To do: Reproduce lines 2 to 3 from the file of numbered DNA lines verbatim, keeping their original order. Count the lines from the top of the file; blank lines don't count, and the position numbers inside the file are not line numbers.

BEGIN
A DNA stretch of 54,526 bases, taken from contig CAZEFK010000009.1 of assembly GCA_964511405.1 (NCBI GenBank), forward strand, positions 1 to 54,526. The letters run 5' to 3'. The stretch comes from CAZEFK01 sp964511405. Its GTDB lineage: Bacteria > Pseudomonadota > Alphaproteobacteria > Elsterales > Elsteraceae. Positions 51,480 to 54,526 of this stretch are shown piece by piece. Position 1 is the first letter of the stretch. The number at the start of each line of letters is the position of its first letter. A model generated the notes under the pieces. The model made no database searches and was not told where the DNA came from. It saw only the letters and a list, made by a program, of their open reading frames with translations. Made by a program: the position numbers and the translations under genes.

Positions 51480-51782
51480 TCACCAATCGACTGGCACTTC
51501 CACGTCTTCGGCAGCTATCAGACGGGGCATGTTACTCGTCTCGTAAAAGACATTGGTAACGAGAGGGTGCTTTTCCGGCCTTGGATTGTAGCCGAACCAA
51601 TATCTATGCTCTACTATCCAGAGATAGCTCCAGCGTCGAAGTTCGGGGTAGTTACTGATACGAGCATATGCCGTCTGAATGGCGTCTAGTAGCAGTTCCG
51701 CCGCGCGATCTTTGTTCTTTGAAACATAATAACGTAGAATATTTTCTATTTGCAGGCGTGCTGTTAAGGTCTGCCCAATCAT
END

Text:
Positions 51480-51782
51480 TCACCAATCGACTGGCACTTC